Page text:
Dave loves medals. Even so it's sometimes a surprise what he'll do to get one. So I was a bit nervous about the race, because State Special Olympics takes a dim view on some of his practices. But the race started without any troubles and Dude was off in a flash! The only one that was close to him was a big kid a couple of lanes over, but David wasn't going to lose this race! Now normally there's a line of parents/timekeepers/coaches/helpers at the finish line to help the kids know when to stop. At State no one but the officials were allowed on the field and they timed the race from trackside. So when David and the Big Kid (never caught his name) reached the finish line in a fever of competition, neither of them noticed it. Neither one was going to let the other win the race if they could help it. So on they tore past the finish line and around the corner with the two, seemingly fit, high-school volunteers racing after them vainly. By the time the first one had caught up to Dude, he'd actually already won another 50 meter race.
The Winna! and still Champeen!
  David, knowing he had won (twice) immediately ran for the podium to get his medal. The girl tried to tell him that he had to go to the tent to wait, but Dude would have none of it. He walked right up to the podium like he owned it, (he did) and disrupted the next group of contestants coming up for their medals. After much persuasion (and some yelling from Dad) Dave decided to wait in the tent for his due.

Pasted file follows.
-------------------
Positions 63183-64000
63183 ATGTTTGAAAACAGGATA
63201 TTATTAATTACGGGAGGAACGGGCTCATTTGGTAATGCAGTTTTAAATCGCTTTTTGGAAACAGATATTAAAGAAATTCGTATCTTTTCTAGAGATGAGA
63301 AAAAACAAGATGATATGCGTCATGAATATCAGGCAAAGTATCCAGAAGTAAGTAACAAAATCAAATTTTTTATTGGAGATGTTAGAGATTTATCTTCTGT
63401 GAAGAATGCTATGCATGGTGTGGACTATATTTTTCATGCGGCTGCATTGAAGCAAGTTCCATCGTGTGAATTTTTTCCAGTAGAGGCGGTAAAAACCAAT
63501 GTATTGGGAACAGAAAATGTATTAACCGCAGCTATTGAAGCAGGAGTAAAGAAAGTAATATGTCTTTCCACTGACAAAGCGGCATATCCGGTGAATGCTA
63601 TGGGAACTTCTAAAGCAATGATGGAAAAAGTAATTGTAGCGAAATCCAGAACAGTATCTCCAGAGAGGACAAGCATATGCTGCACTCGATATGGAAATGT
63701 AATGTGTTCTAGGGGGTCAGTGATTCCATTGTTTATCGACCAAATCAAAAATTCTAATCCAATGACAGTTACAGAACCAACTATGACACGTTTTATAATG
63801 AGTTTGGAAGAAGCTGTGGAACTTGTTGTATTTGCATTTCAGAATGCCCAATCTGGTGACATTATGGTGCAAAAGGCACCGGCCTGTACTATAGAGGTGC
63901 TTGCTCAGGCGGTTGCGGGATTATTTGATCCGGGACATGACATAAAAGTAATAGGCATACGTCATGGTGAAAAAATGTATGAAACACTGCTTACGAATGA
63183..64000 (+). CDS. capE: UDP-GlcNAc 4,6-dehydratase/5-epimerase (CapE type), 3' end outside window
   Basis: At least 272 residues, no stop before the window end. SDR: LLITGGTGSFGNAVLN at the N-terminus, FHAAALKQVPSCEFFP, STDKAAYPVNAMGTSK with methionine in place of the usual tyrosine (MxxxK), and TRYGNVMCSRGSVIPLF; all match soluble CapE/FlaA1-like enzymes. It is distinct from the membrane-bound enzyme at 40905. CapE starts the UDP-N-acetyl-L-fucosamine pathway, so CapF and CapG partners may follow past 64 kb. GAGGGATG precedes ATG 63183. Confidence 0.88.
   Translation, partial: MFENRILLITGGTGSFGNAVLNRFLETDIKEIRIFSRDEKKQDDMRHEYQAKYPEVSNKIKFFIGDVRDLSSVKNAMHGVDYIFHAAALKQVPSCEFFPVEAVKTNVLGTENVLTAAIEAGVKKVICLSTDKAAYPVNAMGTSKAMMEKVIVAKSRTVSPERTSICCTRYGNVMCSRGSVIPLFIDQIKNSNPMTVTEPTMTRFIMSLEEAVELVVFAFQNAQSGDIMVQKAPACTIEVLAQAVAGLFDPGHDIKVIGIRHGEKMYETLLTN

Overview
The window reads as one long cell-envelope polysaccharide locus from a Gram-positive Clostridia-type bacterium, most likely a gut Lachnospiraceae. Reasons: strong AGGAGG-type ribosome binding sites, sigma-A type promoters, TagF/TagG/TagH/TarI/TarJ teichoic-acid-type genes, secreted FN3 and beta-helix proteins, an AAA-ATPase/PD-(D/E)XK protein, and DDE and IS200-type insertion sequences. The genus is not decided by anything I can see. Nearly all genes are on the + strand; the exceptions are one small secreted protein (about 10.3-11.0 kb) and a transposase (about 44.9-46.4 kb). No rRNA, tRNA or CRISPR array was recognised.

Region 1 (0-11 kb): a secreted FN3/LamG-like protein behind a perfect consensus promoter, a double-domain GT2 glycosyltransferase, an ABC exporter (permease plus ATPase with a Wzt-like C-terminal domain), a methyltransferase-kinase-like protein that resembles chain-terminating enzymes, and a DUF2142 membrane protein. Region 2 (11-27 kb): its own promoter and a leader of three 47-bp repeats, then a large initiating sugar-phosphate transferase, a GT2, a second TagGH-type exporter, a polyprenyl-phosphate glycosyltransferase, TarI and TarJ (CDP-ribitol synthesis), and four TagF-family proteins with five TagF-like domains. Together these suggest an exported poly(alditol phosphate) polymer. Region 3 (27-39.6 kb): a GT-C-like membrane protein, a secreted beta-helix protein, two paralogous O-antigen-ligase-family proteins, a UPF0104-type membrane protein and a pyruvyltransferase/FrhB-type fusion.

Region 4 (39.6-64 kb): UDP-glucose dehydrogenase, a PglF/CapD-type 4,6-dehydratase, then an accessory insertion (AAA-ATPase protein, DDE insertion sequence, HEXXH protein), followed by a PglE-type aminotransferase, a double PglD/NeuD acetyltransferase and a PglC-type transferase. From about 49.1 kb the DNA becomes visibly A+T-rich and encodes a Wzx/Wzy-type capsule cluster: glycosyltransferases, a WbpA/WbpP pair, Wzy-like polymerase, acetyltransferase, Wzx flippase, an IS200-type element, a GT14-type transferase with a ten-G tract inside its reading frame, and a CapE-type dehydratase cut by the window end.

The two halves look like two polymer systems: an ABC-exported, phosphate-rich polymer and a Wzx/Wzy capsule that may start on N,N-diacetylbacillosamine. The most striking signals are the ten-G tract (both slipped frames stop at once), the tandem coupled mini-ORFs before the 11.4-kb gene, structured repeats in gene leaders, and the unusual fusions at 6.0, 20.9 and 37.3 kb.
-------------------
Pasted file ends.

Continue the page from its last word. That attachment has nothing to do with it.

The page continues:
Hail to the King, baby..
   Finally the time of adulation had arrived. The volunteers led Dave and the rest out to the podium to get their medals. Everything was fine until Dude slipped in front of the two kids ahead of him in line to get to the top first. You see they come out in the order they'll stand, right to left, on the podium, so when Dave cut in front to assume his regal perch the fourth and second place kids had to walk around him on the fairly small podium. He could have cared less, standing there with his arms upraised accepting the adulation of the masses (in his own mind). There was a marine sergeant and some girls from some kind of Dairy sponsored beauty contest placing the medals, but like Napoleon, Dude had to crown himself. Instead of leaning over for the medal he took it from the young lady's hands and placed it around his own neck. Standing like a conquering hero, arms calmly folded, he waited through the obligatory pictures then returned to his followers. (coaches and team-mates)
I did what?